“Get Out” was one of the most unique movies I have seen in a long time. Not including the unforgettable experience of viewing it with as many students as Dodge College of Film and Media Arts’ Folino Theater could fit. The writing was hilarious and terrifying all at the same time.
Writer, producer and director Jordan Peele made his directorial debut with “Get Out.” He is known for his comedy writing, but this film was marketed as anything but that. This was a horror comedy film about a black man named Chris (Daniel Kaluuya) who is visiting the family of his white girlfriend, Rose (Allison Williams), for the first time.
Going in only knowing the premise, my ears were focusing on every word and detail so intently when Chris first met the parents, because I didn’t want to miss any details that might be important later on. Let me tell you, I did not need to worry about that. The racism was about as far from subtle as it can get. What made the beginning so interesting is that because I was focused so intently on this, I was excited and ready when it finally came so dramatically. The jump in the story from calm to chaos leaves the viewers feeling shocked and overwhelmed, yet completely satisfied.
“Get Out” portrays continued racism in the country in a smart and telling way. It is a shocking portrayal of the commonality of microaggressions and the way cultures are ostracized. Set in modern day, this movie has nothing to do with monsters and the paranormal but will still get you jumping out of your seat. The portrayal of the horrors that humans are capable of to each other will give you chills all the way through.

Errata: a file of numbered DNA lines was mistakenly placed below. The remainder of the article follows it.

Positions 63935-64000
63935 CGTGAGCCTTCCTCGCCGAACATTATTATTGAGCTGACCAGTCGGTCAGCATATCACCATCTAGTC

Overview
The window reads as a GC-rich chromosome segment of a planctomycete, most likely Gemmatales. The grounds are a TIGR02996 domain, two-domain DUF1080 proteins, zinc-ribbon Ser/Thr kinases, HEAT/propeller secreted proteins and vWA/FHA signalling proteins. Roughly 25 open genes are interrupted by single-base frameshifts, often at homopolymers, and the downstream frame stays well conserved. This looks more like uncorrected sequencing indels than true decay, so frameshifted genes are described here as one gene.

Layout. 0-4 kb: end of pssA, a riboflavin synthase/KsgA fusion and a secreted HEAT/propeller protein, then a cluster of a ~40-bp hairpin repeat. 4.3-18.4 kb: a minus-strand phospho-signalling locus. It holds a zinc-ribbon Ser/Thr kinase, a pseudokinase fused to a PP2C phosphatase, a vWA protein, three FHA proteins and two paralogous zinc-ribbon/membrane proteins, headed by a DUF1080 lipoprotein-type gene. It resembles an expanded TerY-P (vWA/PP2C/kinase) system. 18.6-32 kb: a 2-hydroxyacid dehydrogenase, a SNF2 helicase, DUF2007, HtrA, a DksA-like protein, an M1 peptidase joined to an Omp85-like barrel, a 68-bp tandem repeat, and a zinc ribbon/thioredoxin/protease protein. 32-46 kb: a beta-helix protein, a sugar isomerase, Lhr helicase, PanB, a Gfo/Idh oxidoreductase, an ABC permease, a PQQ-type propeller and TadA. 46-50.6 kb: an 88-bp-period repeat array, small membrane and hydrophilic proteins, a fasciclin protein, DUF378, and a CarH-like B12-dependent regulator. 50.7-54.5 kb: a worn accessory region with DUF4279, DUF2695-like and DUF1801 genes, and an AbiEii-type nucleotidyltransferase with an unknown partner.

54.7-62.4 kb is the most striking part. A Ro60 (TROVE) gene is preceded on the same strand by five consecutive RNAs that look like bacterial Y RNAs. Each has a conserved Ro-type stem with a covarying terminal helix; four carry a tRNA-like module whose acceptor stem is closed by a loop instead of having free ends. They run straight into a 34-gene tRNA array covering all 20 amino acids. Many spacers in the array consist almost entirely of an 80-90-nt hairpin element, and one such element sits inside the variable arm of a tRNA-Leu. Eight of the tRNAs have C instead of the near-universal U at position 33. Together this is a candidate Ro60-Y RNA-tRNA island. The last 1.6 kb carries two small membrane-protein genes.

The comedic relief by LilRel Howery, who played Rod, is perfectly-timed and rounds out the movie. After a scene of trauma and horror, Howery would sell a joke so well that I would forget everything else that had happened. I think Peele has demonstrated here the perfect version of a horror comedy.
Overall, “Get Out” is a perfect blend of horror and comedy, while also focusing on deep subjects like racism. It sounds like an unusual mix, but that’s what makes the movie so special. If you are not laughing, then you’re jumping out of your seat in fear. It’s the only movie I’ve seen that can have you laughing and horrified in the same second. The line between the two were drawn so clearly and meticulously, to the point that it was obvious Peele was manipulating the audience to feel everything he wanted, and we all played into his hand without question.
Kaluuya and Williams are both exceptional in their roles. Kaluuya was able to portray both happiness and pain, while Williams gave a chilling performance that will give you goosebumps. The film also showcased a great supporting cast including Catherine Keener and Bradley Whitford.
Seeing it for the second time was just as exciting and interesting as the first. There are so many hidden connections in the writing, almost to the point where you’ve been told the whole story, before the introductions are over. The first time, it blows your mind. The second, you realize how your mind was blown and how you were so blind the time before.
It’s a must-see. The writing, acting and directing are all phenomenal and come together to create something unexpected and new.